Mssbauer-based molecular-level decomposition of the Saccharomyces cerevisiae ironome, and preliminary characterization of isolated nuclei.
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One hundred proteins in Saccharomyces cerevisiae are known to contain iron. These proteins are found mainly in mitochondria, cytosol, nuclei, endoplasmic reticula, and vacuoles. Cells also contain non-proteinaceous low-molecular-mass labile iron pools (LFePs). How each molecular iron species interacts on the cellular or systems' level is underdeveloped as doing so would require considering the entire iron content of the cell-the ironome. In this paper, Mssbauer (MB) spectroscopy was used to probe the ironome of yeast. MB spectra of whole cells and isolated organelles were predicted by summing the spectral contribution of each iron-containing species in the cell. Simulations required input from published proteomics and microscopy data, as well as from previous spectroscopic and redox characterization of individual iron-containing proteins. Composite simulations were compared to experimentally determined spectra. Simulated MB spectra of non-proteinaceous iron pools in the cell were assumed to account for major differences between simulated and experimental spectra of whole cells and isolated mitochondria and vacuoles. Nuclei were predicted to contain 30M iron, mostly in the form of [Fe4S4] clusters. This was experimentally confirmed by isolating nuclei from 57Fe-enriched cells and obtaining the first MB spectra of the organelle. This study provides the first semi-quantitative estimate of all concentrations of iron-containing proteins and non-proteinaceous species in yeast, as well as a novel approach to spectroscopically characterizing LFePs.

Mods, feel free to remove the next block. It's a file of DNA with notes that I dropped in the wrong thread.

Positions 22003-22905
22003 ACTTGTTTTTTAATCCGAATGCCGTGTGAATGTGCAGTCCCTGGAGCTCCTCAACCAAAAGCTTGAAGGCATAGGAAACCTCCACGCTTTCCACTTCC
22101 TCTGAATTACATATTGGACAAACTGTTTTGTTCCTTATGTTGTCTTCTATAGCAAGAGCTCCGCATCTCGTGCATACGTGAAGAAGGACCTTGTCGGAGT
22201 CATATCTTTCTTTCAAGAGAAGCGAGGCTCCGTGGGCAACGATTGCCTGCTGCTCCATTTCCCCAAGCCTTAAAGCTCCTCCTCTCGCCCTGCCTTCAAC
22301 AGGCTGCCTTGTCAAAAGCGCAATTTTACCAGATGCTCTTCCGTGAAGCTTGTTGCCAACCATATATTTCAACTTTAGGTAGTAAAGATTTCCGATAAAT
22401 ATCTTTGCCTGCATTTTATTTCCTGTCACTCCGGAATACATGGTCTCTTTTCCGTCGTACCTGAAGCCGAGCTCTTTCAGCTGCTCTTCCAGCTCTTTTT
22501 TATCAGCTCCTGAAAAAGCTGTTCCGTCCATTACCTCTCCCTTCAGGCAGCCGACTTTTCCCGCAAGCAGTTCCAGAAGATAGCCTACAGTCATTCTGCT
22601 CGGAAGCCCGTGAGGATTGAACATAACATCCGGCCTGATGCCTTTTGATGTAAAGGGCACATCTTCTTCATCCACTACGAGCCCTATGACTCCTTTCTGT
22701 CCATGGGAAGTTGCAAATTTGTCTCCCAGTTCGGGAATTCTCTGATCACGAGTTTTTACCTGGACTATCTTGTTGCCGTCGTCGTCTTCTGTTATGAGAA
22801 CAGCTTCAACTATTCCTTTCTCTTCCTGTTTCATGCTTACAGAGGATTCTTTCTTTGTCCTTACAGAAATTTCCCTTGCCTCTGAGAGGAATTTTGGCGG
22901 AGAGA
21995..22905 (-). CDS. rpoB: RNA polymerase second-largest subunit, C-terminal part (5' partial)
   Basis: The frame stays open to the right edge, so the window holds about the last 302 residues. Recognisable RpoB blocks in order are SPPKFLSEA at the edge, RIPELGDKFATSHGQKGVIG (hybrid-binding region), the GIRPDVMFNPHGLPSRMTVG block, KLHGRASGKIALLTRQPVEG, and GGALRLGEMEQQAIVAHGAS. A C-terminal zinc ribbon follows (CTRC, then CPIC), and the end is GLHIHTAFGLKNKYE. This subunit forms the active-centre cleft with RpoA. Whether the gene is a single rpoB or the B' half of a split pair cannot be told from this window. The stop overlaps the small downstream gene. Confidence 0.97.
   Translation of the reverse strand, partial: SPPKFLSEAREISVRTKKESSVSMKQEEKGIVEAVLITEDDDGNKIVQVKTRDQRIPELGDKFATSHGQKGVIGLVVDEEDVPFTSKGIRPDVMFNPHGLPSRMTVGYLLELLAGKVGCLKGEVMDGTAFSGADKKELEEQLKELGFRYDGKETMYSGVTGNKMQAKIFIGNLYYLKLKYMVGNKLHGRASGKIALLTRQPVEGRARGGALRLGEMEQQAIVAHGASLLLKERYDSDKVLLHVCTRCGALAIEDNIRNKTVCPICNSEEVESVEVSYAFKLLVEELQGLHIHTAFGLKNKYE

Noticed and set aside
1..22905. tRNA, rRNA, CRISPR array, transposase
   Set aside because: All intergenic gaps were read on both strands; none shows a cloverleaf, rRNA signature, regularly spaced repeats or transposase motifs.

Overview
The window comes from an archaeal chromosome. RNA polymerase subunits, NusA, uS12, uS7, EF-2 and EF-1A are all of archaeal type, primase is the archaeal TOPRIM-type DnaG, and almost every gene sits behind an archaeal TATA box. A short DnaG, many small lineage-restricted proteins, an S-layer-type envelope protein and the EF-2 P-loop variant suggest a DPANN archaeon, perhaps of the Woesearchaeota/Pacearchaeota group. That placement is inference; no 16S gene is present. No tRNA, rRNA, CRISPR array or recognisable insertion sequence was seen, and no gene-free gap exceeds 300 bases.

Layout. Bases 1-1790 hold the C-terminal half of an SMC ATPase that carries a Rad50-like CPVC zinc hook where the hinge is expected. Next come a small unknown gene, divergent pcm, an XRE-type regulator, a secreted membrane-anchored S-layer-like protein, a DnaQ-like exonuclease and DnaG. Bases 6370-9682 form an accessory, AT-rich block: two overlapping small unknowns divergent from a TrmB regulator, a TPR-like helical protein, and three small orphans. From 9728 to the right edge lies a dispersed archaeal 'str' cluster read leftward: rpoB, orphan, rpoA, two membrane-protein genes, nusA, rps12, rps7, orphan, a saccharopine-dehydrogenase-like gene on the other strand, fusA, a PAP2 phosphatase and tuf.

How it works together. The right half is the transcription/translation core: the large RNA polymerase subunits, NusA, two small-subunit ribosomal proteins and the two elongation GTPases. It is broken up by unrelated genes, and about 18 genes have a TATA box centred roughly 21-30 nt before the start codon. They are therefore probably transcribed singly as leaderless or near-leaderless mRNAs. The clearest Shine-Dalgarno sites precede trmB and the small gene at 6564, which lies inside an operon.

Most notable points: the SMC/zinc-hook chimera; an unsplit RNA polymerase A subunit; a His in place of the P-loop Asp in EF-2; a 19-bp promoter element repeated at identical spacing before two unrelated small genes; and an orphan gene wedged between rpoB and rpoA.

author list (cited authors)
Lindahl, P. A., & Vali, S. W.